Latest news of the domain name industry

Recent Posts

Windows 8 and the emotional reaction to new gTLDs

Kevin Murphy, September 14, 2011, Domain Policy

Watching videos and reading reports about the Windows 8 demos at Build 2011 yesterday, I found myself experiencing a quite overwhelming feeling of despair.

I’m not usually what you’d call an early adopter.

I did buy my current laptop on the day Windows 7 was released. Not because I’m a Microsoft fanboy; I just needed a new laptop and figured I may as well wait for the new OS to come out.

I resisted buying a mobile phone until 2006. The one I have now cost me £5. I have literally no idea if it does internet or not. The thing I thought was a camera lens turned out to be a flashlight.

I bought an iPod once, but the only reason I haven’t stamped it to pieces yet is because it’s full of photos of loved ones I cannot retrieve because it’s “synched” to a PC that I did stamp to pieces.

I’ve never owned a touch-screen device, and I don’t really want to.

I’m not interested in gestural interfaces or chrome-free environments; I want menus that tell me what the software does and let me click on the thing I want it to do.

Hence my despair at Windows 8, which appears to be doing away with useful stuff in favor of, I dunno, looking nice or something. Microsoft appears to be trying to appeal to (shudder) Apple users.

I felt the same about Google+, which I have yet to join. Apparently it’s quite good, but my initial reaction to its launch earlier this year was “For god’s sake, why?” and “Do we really need more shit to update?”

I fear change…

(tenuous link alert)

…and I feel certain I’m having exactly the same emotional reaction to Windows 8 as many people are having to ICANN’s new gTLD program.

Just as I don’t want to have to think about typing onto a screen (a screen, for crying out loud!) there are millions of people just as pissed right now that they’re being forced to think about new gTLDs.

“But we don’t need them!” they wail. “Everything works just fine as it is!”

Yeah, well that’s how I feel about all the shiny shiny fondlelabs everybody else in the world seems to be currently obsessing over.

I share your pain, Bob Liodice.

But sometimes technology companies come out with new stuff because they think that’s the way to innovate and (of course) make more money.

It’s just the way it is. You’ve got to accept it and move on. If you’re smart, you’ll figure out a way to turn the thing to your advantage.

Everybody currently using Windows 7, Vista or XP will eventually upgrade to Windows 8, even if it’s probably going to be a prettier but less useful version of its predecessors.

If you still buy DVDs, one day you’ll probably be forced to buy a Blu-ray player, just the same as you were forced to upgrade from VHS.

And if you think VeriSign’s mindshare monopoly on the domain name system is the way things should stay forever, new gTLDs are going to make you think again.

ICANN “not an advocate” for new gTLDs

Kevin Murphy, September 13, 2011, Domain Policy

ICANN is a facilitator of, not an advocate for, new top-level domains.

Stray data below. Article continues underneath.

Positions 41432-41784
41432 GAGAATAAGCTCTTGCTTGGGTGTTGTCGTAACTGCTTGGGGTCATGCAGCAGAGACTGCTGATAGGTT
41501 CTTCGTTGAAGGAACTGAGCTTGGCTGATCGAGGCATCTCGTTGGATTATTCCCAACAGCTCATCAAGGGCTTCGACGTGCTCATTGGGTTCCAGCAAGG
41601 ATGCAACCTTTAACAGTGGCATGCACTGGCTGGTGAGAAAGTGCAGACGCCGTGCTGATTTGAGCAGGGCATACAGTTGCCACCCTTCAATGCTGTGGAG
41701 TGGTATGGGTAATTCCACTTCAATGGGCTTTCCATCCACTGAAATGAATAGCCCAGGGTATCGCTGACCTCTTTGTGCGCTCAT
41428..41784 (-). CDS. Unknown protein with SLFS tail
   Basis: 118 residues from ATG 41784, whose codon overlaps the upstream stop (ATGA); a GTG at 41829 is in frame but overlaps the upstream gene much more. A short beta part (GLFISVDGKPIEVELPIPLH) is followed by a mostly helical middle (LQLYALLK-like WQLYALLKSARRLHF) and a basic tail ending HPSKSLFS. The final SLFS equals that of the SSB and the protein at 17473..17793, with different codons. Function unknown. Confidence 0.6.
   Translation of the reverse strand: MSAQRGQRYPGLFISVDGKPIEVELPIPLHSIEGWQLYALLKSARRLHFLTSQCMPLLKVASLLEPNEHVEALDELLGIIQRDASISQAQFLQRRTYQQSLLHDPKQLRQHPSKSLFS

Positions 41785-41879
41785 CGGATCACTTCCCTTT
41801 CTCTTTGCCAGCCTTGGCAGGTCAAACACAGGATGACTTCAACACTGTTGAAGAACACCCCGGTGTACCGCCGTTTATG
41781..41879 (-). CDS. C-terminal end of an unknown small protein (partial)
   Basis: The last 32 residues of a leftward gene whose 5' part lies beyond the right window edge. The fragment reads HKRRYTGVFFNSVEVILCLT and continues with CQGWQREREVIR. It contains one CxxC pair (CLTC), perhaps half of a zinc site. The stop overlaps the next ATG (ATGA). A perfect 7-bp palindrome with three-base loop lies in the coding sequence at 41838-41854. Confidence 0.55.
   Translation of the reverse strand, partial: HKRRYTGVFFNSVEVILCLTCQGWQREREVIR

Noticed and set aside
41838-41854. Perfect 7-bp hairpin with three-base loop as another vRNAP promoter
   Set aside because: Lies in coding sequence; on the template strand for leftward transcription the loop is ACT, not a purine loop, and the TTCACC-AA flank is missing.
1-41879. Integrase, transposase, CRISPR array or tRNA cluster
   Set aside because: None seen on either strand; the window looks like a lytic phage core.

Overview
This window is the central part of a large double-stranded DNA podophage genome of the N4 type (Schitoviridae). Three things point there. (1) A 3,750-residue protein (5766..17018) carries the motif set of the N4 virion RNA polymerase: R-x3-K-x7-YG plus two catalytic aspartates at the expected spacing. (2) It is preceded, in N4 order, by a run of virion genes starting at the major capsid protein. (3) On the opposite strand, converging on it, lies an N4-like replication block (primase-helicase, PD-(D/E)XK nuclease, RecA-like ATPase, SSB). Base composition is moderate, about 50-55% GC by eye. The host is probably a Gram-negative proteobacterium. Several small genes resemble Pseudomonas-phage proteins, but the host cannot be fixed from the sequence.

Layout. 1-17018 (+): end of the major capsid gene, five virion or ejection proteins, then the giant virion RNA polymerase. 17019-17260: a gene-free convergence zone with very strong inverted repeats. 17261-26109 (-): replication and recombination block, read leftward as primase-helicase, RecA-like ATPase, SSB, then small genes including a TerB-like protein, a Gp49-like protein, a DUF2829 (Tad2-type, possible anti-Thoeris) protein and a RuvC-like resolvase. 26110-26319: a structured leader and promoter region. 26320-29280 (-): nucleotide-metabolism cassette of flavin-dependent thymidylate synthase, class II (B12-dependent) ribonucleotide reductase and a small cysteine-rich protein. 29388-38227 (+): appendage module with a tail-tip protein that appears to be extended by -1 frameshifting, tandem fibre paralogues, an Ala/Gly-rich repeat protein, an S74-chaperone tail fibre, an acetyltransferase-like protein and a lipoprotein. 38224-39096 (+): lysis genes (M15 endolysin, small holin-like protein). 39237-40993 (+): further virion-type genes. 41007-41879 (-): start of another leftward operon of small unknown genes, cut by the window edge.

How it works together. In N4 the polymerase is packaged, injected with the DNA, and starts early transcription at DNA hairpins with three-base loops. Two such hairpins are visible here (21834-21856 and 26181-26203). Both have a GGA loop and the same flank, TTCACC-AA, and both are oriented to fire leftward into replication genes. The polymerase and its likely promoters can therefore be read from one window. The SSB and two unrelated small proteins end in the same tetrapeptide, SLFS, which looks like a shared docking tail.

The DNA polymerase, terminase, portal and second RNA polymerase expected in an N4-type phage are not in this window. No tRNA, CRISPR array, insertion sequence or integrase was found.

That’s the message ICANN is choosing to present as its executives begin their global awareness-raising campaign for the new gTLD program.

President Rod Beckstrom was in Sao Paolo, Brazil, at the Futurecom conference yesterday. In his address there, he said, according to an ICANN press release:

I want to make clear that ICANN is an organization that is not advocating new gTLDs for anyone. Our role is merely facilitation to implement the policy and the programs approved by our community, so we are here to educate not to advocate.

That will come as little surprise to anyone familiar with ICANN’s communications plan – it needs to tell people what new gTLDs are, and what they are not, without sounding like a salesman.

Senior ICANN staff, as well as chair Steve Crocker, are scheduled for a deal of outreach-focused globe-trotting over the next few months.

Beckstrom is due in London next week for a panel discussion on new gTLDs, and I understand similar events in Paris and Berlin have also been lined up.

I’m also on the London panel, along with Nominet’s Lesley Cowley and Lorna Gradden from Com Laude. The value of this kind of thing is in the questions, so hopefully there’ll be a decent turnout.

Beckstrom is also slated to appear at Gitex in Dubai next month.

Crocker is keynoting the newdomains.org conference in Munich in two weeks, and the Bulgarian Domain Forum event is also anticipating ICANN staff participation.

How many brands will lie in their gTLD applications?

Kevin Murphy, September 9, 2011, Domain Policy

The Association of National Advertisers and related groups are currently telling ICANN and anyone who will listen that big brands don’t want new top-level domains.

But many of the ANA’s members, including members of its board, are understood to be currently talking to domain consultants and registries about applying for their own .brand gTLDs.

Assuming that the ANA is not lying, and that its members don’t want .brands, what on earth are these companies going to say in their applications next year?

If they are thinking about applying purely defensively (and I use that word loosely), truly believing that new gTLDs are useless, how will they answer the all-important Question 18(b)?

How do you expect that your proposed gTLD will benefit registrants, Internet users, and others?

The question, which was added to the Applicant Guidebook this year at the request of the Governmental Advisory Committee, is not scored, but is expected to be answered.

The answers will be published, and they will also be used in ICANN’s future reviews of the program.

The ANA is already on-record stating “there are no material or obvious benefits”, so an answer to 18(b) from one of its members that states anything other than: “We don’t think it will benefit anyone.” is going to look like a horrible lie.

And lying isn’t allowed. It’s in the Guidebook’s terms and conditions:

Applicant warrants that the statements and representations contained in the application (including any documents submitted and oral statements made and confirmed in writing in connection with the application) are true and accurate and complete in all material respects

Any company that lies in its application runs the risk of losing its whole $185,000 application fee and having its application rejected.